Job displacement, disability, and divorce have significantly different effects on income in the year a shock occurs. Not surprisingly, earnings from an individual’s own labor fall in the year a job is lost. This decline flows through to total family income which, on average, falls by an even greater amount than own labor earnings. In the case of disability, own labor earnings drop on average less than for job displacement. More striking though, total family income is actually larger in the year of the shock than six years earlier, a notable contrast with the income losses associated with job displacement. With divorce, own labor earnings increase, but total family income falls, consistent with the breakup of the family and loss of potential contributions from a second earner.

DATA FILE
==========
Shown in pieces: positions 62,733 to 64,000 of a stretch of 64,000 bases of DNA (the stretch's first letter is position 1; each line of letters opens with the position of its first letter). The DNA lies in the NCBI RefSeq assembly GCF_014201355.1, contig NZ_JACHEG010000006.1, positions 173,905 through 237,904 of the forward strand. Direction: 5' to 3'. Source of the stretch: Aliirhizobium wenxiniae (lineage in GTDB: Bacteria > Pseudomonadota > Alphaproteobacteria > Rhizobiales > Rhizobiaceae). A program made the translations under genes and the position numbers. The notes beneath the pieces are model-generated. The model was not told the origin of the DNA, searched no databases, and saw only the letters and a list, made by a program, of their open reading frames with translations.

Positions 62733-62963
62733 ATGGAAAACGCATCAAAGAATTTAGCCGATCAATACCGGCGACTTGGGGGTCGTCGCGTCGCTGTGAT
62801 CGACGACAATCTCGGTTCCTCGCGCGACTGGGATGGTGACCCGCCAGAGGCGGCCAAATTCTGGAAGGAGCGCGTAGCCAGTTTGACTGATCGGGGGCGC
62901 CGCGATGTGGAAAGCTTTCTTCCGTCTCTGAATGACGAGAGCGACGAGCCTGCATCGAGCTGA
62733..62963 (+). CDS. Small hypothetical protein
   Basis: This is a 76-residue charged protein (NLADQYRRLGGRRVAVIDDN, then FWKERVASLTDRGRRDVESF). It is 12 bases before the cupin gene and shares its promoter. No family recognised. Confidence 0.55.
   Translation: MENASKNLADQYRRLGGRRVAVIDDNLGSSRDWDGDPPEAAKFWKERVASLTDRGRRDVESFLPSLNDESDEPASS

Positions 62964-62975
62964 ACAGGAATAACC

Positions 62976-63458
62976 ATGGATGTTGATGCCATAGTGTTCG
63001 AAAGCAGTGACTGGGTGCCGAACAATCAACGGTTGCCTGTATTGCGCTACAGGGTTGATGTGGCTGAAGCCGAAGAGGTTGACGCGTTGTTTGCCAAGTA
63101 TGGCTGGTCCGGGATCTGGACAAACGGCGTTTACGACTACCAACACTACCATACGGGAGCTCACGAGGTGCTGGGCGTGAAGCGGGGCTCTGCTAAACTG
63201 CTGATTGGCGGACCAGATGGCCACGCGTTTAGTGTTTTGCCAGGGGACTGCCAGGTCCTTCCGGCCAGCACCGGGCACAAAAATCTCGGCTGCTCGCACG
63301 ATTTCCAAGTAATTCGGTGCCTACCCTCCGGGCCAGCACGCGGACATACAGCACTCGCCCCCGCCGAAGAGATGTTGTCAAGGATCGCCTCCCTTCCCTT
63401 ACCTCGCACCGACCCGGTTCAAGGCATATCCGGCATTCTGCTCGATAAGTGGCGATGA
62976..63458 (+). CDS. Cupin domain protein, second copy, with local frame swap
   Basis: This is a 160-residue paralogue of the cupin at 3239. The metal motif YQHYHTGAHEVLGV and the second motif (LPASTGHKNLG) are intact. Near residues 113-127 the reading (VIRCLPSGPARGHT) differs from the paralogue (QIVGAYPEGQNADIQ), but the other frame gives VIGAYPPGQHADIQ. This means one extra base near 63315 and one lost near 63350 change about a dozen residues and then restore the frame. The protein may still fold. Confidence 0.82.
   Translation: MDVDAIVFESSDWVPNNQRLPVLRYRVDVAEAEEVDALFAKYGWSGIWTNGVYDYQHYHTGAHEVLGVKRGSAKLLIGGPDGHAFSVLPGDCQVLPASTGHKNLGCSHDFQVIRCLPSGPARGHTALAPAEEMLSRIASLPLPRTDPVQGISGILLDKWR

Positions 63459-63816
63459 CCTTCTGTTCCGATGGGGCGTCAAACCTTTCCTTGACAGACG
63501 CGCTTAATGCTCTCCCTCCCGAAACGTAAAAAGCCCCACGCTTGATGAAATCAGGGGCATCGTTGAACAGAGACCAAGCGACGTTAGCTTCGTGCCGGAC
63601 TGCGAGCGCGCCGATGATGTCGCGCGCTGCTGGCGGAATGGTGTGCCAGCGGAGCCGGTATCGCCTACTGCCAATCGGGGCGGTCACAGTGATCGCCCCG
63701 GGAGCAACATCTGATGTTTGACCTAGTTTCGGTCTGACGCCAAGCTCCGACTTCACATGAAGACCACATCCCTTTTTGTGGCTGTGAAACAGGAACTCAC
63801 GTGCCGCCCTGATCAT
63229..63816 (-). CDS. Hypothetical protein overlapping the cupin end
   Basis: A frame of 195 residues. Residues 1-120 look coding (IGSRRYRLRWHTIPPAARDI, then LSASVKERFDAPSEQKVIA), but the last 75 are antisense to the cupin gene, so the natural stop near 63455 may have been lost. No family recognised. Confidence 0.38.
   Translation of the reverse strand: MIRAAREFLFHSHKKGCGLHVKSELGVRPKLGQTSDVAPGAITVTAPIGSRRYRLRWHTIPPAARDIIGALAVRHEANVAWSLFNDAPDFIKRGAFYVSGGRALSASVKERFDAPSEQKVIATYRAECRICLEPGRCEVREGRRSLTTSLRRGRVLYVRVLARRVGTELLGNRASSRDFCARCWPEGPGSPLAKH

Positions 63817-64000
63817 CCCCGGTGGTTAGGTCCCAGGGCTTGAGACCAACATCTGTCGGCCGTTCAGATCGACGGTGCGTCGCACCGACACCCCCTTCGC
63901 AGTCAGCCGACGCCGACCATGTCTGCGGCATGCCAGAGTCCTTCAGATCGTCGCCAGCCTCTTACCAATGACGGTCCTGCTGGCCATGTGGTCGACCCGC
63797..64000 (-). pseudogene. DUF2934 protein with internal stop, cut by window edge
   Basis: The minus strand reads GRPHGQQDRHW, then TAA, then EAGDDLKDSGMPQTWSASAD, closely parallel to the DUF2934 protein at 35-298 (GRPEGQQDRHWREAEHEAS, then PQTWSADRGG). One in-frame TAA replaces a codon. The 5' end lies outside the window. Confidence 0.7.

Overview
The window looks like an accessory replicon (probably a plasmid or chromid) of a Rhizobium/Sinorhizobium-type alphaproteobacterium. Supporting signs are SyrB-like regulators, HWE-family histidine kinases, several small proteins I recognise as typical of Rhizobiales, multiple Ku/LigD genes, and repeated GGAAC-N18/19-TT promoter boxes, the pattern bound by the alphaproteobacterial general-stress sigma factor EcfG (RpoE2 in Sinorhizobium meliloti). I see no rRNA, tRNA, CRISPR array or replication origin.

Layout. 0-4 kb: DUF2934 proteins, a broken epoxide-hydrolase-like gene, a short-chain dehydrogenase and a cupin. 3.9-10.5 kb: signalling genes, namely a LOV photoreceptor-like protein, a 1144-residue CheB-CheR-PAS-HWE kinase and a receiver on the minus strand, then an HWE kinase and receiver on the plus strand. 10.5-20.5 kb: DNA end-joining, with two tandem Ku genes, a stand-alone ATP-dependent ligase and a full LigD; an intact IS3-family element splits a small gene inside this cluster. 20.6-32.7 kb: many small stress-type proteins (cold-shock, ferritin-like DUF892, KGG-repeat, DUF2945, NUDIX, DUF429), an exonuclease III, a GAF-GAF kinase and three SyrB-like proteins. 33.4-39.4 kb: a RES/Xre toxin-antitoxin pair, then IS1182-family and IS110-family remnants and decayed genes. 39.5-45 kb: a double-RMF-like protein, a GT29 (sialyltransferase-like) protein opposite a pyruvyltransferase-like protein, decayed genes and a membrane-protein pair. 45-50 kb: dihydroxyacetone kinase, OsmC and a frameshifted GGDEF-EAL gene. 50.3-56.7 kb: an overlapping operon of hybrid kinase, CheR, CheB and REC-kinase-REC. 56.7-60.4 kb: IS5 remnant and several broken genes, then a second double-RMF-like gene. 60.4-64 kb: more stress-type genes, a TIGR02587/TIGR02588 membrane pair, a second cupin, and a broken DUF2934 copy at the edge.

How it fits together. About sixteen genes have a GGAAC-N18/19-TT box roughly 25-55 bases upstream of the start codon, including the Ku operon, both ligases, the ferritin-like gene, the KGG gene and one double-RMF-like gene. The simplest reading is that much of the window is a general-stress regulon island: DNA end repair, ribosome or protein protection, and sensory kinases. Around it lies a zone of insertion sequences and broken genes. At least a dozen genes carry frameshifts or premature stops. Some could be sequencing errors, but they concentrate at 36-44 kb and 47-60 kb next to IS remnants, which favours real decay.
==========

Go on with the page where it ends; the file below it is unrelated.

Job displacement, disability, and divorce have significantly different effects six years after a shock. For those who experience job displacement or disability, own earnings continue to fall in the years following the shock. The declines are largest for those who lose a job. Six years after displacement, average earnings have fallen so far that they are near the earnings of those who became disabled. By contrast, for those who divorce, own labor earnings continue to grow. The pattern is different for total family income. Six years after a shock, average total family income has mostly recovered or surpassed what it was at the time of the shock. For job losers, total family income recovers in the six years following displacement, although not fully. For those with disabilities, total family income rises six years after onset. The most dramatic change comes for those who divorce. Their total family income surpasses the pre-shock level.
Life-cycle events and income: A closer look